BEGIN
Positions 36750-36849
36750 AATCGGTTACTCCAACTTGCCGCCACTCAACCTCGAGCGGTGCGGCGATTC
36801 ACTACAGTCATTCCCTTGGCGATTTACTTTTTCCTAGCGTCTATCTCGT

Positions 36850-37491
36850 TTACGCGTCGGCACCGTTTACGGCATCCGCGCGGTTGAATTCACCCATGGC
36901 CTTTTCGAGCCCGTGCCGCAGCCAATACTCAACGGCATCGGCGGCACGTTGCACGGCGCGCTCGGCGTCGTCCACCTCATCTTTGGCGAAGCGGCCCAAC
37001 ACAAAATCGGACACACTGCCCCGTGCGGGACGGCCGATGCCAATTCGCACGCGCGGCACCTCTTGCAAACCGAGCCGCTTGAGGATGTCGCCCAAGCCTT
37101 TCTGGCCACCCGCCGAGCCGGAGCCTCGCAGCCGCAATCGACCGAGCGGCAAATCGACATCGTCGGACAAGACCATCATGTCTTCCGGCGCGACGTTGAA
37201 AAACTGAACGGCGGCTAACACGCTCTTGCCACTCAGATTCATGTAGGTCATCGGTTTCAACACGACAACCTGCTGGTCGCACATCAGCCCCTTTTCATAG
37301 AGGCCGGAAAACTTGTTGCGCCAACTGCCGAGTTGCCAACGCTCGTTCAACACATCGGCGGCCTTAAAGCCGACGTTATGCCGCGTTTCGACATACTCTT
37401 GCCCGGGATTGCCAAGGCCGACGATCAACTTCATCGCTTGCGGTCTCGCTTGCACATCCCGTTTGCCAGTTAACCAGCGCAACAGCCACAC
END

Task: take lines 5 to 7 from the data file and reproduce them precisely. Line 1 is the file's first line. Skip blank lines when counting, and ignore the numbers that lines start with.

36850 TTACGCGTCGGCACCGTTTACGGCATCCGCGCGGTTGAATTCACCCATGGC
36901 CTTTTCGAGCCCGTGCCGCAGCCAATACTCAACGGCATCGGCGGCACGTTGCACGGCGCGCTCGGCGTCGTCCACCTCATCTTTGGCGAAGCGGCCCAAC
37001 ACAAAATCGGACACACTGCCCCGTGCGGGACGGCCGATGCCAATTCGCACGCGCGGCACCTCTTGCAAACCGAGCCGCTTGAGGATGTCGCCCAAGCCTT